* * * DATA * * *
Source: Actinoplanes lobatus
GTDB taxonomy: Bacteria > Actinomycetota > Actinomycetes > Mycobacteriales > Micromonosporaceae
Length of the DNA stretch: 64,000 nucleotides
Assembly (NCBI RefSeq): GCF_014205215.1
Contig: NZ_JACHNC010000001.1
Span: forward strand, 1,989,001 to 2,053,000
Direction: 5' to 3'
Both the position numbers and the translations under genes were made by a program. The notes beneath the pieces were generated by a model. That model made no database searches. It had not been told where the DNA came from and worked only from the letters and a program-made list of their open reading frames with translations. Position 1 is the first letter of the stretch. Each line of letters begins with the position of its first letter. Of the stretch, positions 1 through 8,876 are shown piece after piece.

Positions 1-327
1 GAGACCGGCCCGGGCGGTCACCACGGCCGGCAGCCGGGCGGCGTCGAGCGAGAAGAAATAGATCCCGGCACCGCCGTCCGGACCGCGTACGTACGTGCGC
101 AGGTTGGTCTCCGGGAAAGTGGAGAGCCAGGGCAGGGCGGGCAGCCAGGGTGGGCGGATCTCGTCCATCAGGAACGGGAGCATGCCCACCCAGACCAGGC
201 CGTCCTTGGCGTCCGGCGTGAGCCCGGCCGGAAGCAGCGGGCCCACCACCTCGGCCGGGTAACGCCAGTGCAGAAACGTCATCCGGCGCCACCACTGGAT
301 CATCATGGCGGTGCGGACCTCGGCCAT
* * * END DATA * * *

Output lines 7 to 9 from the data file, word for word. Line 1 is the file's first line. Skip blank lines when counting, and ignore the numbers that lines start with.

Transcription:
Direction: 5' to 3'
Both the position numbers and the translations under genes were made by a program. The notes beneath the pieces were generated by a model. That model made no database searches. It had not been told where the DNA came from and worked only from the letters and a program-made list of their open reading frames with translations. Position 1 is the first letter of the stretch. Each line of letters begins with the position of its first letter. Of the stretch, positions 1 through 8,876 are shown piece after piece.

Positions 1-327